As New York regulators make progress on authorizing mobile sports betting in the state early next year, one state senator wants to take things a step further.
Joseph Addabbo Jr., the chairman of the Senate Committee on Racing, Gaming, and Wagering, has introduced a bill that reads in part:
“As the [state sports betting] law is written, a wagerer would not be able to place a fixed odds bet through a mobile sports wagering operator on a horse race. This legislation would enable mobile sports wagering providers to offer that opportunity, should they so choose, but only if they enter into an agreement with the horse racing content provider.”
The bill is scheduled to be up for discussion as soon as January, when the Senate’s session resumes.
“We’re looking to maximize our potential,” Addabbo told industry trade publication BloodHorse. “There should be a marriage of the horse racing industry and mobile sports betting.”
The traditional parimutuel system for horse racing is such that race bettors place their wager without knowing what the final odds will be.
That can either be beneficial or injurious to a gambler’s bankroll, but what bettors tend to remember is when a horse they bet at 6-1 about 15 minutes before the race begins ends up at 3-1 when the horses leave the starting gate — and that’s the price at which they get paid out.
Allowing horse racing content and wagering to coexist within the mobile sports betting marketplace would grow the sport in New York, deepen the industry’s economic impact and attract new fans. @SenJoeAddabbo's bill would generate big $$$ for NYS.https://t.co/UpxBnPTlya
— Patrick McKenna (@PCMckenna) November 22, 2021
“[Fixed odds wagers] would expand consumer choice by placing premium horse racing content on the same mobile shelf as other professional sports, which would generate $1 billion or more in additional gaming revenue for New York state,” said NYRA spokesman Patrick McKenna in a statement.
While fixed odds initially would be limited to thoroughbred racing under the terms of Addabbo’s bill, the senator added that harness racing eventually could be included as well.
It’s also worth noting that fixed odds fans in New York must be patient: A provision in the bill clarifies that the state gaming commission will not offer final approval fewer than 12 months after passage of the bill.
New Jersey also may add fixed horse racing odds
Monmouth Park operator Dennis Drazin has been on the fixed odds bandwagon for several years.
Drazin believes that younger gamblers, especially those now focused on legal sports betting, would be more inclined to consider a horse racing bet if that, too, was fixed in its odds at the time of the wager.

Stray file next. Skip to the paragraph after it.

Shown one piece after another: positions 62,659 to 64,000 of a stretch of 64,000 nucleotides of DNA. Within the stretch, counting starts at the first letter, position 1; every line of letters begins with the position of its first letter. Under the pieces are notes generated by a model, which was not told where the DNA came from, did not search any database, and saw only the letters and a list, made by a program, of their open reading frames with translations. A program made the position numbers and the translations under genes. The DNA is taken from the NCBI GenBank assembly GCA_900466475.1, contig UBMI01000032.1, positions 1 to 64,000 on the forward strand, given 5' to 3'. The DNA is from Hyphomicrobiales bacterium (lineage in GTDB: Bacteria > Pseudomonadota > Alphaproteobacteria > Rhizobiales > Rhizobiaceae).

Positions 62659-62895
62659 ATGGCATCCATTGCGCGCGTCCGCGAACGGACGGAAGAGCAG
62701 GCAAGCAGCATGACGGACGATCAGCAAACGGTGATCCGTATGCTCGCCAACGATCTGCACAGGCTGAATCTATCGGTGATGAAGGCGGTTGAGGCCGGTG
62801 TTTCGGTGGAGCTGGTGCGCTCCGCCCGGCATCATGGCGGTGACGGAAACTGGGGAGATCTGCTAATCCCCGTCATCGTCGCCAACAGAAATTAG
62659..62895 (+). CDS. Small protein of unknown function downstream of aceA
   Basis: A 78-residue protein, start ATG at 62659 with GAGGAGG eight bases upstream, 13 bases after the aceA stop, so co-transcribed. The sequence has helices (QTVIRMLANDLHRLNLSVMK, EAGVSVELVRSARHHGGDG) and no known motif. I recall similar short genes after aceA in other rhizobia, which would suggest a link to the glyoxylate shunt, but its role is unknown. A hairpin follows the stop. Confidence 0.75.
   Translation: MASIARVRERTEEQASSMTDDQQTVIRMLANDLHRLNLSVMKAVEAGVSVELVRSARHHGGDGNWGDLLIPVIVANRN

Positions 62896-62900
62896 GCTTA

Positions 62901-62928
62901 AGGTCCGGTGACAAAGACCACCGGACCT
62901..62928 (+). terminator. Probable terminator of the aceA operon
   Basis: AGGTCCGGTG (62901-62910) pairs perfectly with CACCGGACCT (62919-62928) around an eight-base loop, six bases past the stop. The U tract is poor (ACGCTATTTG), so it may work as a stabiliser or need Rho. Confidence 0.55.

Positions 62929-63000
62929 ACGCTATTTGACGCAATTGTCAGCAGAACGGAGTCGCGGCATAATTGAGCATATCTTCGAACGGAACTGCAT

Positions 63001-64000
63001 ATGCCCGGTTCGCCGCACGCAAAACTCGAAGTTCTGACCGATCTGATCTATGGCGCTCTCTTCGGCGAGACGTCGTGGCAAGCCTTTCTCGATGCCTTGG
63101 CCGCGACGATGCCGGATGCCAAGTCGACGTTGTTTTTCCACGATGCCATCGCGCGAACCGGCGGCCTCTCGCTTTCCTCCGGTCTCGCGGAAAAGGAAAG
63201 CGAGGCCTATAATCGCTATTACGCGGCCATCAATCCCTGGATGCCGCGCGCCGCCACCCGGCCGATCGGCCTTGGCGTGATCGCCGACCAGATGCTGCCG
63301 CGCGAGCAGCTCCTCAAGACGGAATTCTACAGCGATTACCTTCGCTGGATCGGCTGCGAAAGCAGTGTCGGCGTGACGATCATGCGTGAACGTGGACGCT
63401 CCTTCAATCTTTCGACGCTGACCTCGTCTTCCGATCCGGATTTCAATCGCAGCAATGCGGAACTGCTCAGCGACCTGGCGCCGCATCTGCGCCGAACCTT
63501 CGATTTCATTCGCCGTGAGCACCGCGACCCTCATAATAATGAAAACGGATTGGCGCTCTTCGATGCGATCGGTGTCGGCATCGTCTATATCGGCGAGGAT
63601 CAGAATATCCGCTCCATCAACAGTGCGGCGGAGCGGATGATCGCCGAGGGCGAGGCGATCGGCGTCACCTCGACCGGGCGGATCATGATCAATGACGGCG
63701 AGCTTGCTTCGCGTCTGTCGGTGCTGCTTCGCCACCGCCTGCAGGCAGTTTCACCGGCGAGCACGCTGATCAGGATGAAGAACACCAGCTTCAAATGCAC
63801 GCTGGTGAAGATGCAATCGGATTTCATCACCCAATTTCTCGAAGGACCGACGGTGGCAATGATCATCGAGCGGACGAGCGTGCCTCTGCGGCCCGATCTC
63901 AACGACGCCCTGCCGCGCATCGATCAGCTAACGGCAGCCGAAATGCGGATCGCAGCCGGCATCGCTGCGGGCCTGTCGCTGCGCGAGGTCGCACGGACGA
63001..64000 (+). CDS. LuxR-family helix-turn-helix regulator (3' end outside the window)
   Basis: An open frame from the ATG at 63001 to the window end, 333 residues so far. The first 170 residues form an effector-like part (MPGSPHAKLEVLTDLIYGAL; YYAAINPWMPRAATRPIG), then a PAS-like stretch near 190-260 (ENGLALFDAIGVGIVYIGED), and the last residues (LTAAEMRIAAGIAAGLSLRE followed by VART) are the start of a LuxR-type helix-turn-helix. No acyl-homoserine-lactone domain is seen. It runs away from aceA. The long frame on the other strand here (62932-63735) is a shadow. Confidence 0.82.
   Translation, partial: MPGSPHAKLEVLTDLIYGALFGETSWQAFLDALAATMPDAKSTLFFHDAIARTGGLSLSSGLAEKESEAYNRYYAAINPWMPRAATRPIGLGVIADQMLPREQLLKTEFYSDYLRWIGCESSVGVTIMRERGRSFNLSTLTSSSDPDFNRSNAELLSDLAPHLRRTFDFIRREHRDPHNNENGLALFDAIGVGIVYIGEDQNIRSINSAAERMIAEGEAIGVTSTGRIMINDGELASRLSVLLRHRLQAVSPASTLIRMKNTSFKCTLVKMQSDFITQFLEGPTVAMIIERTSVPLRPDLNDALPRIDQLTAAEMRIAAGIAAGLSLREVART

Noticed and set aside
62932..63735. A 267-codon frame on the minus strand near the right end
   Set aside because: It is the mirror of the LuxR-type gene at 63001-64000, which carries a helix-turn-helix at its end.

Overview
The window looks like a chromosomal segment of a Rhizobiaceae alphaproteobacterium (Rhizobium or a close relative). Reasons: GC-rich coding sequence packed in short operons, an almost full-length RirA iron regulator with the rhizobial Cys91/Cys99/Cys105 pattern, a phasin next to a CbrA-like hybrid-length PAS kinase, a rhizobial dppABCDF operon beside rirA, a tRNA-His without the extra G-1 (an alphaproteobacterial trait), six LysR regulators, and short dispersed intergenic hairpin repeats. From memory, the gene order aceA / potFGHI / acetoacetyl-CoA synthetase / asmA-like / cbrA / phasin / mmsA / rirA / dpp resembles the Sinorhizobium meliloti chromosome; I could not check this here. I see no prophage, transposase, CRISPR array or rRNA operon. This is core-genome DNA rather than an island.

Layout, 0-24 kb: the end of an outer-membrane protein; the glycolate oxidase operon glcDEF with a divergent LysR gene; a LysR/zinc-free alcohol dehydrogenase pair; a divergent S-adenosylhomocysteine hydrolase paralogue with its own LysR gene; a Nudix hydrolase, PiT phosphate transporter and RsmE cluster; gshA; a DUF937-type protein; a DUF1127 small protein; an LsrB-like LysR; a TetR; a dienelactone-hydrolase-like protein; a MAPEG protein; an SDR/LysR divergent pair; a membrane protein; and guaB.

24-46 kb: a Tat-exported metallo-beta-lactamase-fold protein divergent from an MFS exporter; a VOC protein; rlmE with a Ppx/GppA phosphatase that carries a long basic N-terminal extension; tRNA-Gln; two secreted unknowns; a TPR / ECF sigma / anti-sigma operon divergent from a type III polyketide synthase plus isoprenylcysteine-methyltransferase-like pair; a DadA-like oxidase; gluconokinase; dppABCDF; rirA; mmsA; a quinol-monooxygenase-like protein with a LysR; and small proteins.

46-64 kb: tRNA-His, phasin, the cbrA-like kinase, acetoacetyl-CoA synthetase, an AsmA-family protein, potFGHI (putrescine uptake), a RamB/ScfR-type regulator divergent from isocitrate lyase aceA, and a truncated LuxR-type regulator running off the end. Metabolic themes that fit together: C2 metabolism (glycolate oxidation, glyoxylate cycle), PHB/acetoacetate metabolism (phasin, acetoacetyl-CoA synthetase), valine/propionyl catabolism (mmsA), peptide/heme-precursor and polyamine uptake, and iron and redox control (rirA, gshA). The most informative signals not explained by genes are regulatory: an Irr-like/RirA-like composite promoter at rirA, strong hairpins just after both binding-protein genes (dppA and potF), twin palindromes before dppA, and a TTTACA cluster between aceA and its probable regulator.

While many in the horse racing industry are wary of fixed odds “cannibalizing” the parimutuel pools, Drazin has noted that the new bets only would be for win, place, and show — and that about two-thirds of all wagers are on “exotic” plays from daily doubles to Pick-6s and beyond.
Earlier this month, the NJ attorney general’s office adopted final rules on how to offer fixed odds — with Drazin saying he hoped New Jerseyans will be able to place such a bet on races “before the end of the year.”
Australian gaming firm BetMakers reportedly has fixed odds deals in place with tracks such as Canterbury Park, Colonial Downs, Delaware Park, Emerald Downs, Grants Pass Downs, Lone Star Park, Tampa Bay Downs, and Hawthorne.
Meadowlands Racetrack operator Jeff Gural has been among those who have publicly stated a preference to “wait and see” how fixed odds plays out at Monmouth Park before trying at his track.
Addabbo’s other gambling innovation
Another part of Addabbo’s new gambling bill is a provision to allow for “authorizing agreements between a mobile sports wagering operator and an affiliate.”
What’s an affiliate? Per the bill, aside from horse racing entities, it is “a professional sports stadium or arena.”
When Addabbo first introduced such a proposal in mid-2019, he said his goal was to have betting kiosks at sites such as Madison Square Garden, Yankee Stadium, and the Barclays Center in Brooklyn.
Not included was Citi Field in Queens, home of the Mets, because that borough already will have sports betting at Aqueduct Racetrack — but the new bill eliminates that restriction. Illinois and the District of Columbia already allow for such wagering at stadiums and arenas.
This gambling innovation has an even longer “wait date” than fixed odds, with a 20-month delay rather than 12 months.
But mobile sports wagering — the bigger prize, by all accounts — is moving at surprising speed. Just last week, the commission released its report on final rules.
“I give credit to the New York State Gaming Commission for their work in advancing the state’s mobile sports betting process ahead of schedule, including the completion and posting of the rules,” Addabbo said in a statement.
“As we complete each important step towards offering our residents a premier mobile sports betting product in New York, we must focus on getting the servers negotiated, so that they’re up and running at the approved casinos in order to take the first New York mobile sports bets for some time in January.”
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